I needed to balance out the bold colors with another bold color, so I added in a print from my friend, Lisa Grue, a Danish illustrator, whose 20 Birds in a Tree print was perfect. It’s colorful touches like these that make me feel more at home. 

Other items of note: 

Crate and Barrel Guest room selections: 

Bed  | Bench  | Yellow comforterBed Linens | Yellow table lamp  | Side table | Dresser | Desk  | Office Chair | Rug 

The day we finished installing the room, Paul and I immediately decided that we couldn’t keep this to our guest room and we moved into the room that night. Ha! It’s larger than our real master bedroom and now, so much more comfortable. It feels like that hotel experience that I long for–you know…sturdy, clean and well-built. But don’t worry! When guests come, they will still be staying here and we’ll just trade rooms lucky ducks!).

Thank you to our brand sponsor, Crate and Barrel for working with us on this transformation. I’m a C&B lover for life! 

3 DIY lampshades made with unexpected recycled materials

Next, DIY Louis Paulsen Pendant Light Fixture

Years ago I came across a classic Louis Paulsen pendant. You know the one. We noticed that the pendants could totally be made out of tableware! Yes, tableware, as in all things plates, bowls, and cups. Cue the DIY Lampshade. Originally, we thought to use paper plates but then realized that they didn’t offer us the interesting shapes we were hoping for. So we decided to take a chance and use melamine and plastic plates for our crafting. The variation of shapes is endless, not to mention inexpensive. Each one of our lampshades were made for under $20! Major score!! With the help of a drill, spray paint, and a glue gun, these fixtures came to life, and I’m not going to lie…I absolutely love the outcome!

Materials:
  • Plastic plates, bowls, cups (we got ours from here!)
  • Drill
  • Craft knife
  • Hot glue gun
  • Spray paint (this brand is the best for our purposes!)
  • Hanging light cord (we got ours from Ikea but you can find them here)

Instructions:
  1. Play with variations of tableware to plan what your fixture to look like.
  2. Then pick a color palette.
  3. Assign colors to the individual pieces of the figure.
  4. Drill or cut (using the craft knife if the plastic is soft enough) a rectangle big enough to pull the light cord through.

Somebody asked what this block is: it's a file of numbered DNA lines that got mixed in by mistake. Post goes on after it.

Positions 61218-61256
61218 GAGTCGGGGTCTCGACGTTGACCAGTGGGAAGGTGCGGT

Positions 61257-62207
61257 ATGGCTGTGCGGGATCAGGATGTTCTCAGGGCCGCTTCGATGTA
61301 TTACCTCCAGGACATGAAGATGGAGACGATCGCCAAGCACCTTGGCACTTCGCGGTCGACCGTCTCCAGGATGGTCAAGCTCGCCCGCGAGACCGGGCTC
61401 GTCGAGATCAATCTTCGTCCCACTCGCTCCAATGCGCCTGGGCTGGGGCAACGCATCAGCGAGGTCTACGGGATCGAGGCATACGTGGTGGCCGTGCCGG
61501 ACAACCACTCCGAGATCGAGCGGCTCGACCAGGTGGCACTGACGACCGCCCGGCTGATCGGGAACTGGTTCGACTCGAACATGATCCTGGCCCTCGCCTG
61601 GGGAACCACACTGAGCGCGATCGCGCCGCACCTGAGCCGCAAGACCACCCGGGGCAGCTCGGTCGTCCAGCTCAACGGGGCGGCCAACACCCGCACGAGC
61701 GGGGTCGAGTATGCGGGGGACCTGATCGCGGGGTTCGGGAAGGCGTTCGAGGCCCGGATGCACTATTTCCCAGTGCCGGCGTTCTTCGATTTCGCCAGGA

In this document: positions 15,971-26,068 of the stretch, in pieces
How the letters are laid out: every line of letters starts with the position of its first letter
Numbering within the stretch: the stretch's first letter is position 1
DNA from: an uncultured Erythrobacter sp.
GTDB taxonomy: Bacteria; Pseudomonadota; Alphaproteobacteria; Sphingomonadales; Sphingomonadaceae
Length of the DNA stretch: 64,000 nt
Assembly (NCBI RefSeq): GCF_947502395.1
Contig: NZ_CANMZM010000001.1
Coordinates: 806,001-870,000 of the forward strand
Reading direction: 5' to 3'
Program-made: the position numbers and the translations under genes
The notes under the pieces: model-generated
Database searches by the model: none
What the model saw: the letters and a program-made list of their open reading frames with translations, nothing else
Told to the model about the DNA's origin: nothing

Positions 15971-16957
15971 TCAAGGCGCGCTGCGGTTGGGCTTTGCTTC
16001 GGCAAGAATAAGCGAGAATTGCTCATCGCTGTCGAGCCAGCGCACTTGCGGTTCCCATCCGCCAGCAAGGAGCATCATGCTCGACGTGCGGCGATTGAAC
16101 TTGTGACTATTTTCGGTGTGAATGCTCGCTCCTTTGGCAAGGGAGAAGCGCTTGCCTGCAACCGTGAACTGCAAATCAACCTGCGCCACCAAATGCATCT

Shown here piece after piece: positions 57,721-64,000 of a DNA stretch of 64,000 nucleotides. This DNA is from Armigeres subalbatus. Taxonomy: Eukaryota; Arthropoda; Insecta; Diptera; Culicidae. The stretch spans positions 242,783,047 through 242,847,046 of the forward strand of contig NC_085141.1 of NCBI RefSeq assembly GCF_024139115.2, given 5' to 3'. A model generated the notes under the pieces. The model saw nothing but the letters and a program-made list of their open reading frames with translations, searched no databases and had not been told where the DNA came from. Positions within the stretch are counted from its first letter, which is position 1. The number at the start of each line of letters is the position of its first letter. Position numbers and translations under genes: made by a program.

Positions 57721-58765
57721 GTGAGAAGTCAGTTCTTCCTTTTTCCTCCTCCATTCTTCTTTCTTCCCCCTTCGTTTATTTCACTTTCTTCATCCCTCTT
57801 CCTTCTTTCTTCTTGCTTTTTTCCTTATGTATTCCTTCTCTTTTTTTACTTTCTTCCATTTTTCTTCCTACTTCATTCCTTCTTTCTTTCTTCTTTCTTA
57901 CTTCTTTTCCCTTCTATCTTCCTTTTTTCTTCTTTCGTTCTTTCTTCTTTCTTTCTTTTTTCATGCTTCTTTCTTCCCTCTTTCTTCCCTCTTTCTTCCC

5. Next, spray paint the individual plates, cups, bowls, etc to the correct colors, you will probably need to apply multiple coats of spray paint and let dry.
  6. Once pieces are dry string the first piece of your fixture to the base of the cord.
  7. Cut a small piece of cardboard, cut a slit in it and wedge the cord into that space to secure the cord. This is an important step, because it will help balance your fixture and help it hang straight.
  8. Hot glue the cardboard to the dinnerware piece so the cord is centered in the rectangle. (This can be repeated periodically if you feel that the fixture needs to be stabilized)
  9. Add the second piece of the fixture and apply hot glue to secure it to the first piece of the fixture.
  10. Finally, repeat step 9 until your DIY Lampshade is assembled correctly!

You can find the original tutorial with more photos here.

DIY Fabric Lampshade

While playing with some funky fabrics, I fell in love with the Playa raindrops pattern from Holli. It tied in beautifully with my wallpaper–like peas and carrots! I’m stoked with how it turned out. Spoonflower has a tutorial on how to make a DIY lampshade from scratch here using a kit, but I ended up using the plain white lampshade that I already had on my lamp. This DIY is one that I especially love because it’s so customizable; choose any fabric you want and use any lampshade. One you already have will work great! 

Materials:
  • Fabric in your choice (about 1 yard depending on the size of the shade). I ordered it in the cotton poplin so it would be easier to work with.
  • Spray adhesive
  • ½” Cotton twilling
  • Pencil
  • Scissors or rotary cutter
  • Cutting mat
  • Cardboard
  • Glue gun

Instructions:
  1. First, with the fabric wrong side up, start by bring the lampshade on the side and finding where you want the design to be on the fabric. Then, trace it’s path on the fabric with a pencil (I did a Sharpie so it would be visible in photos for you, but don’t do it as it will seep through!)
  2. Leave ¾ of an inch on each side of the traced path and cut it out.
  3. Follow the instructions on your spray adhesive and spray the area in a well ventilated space.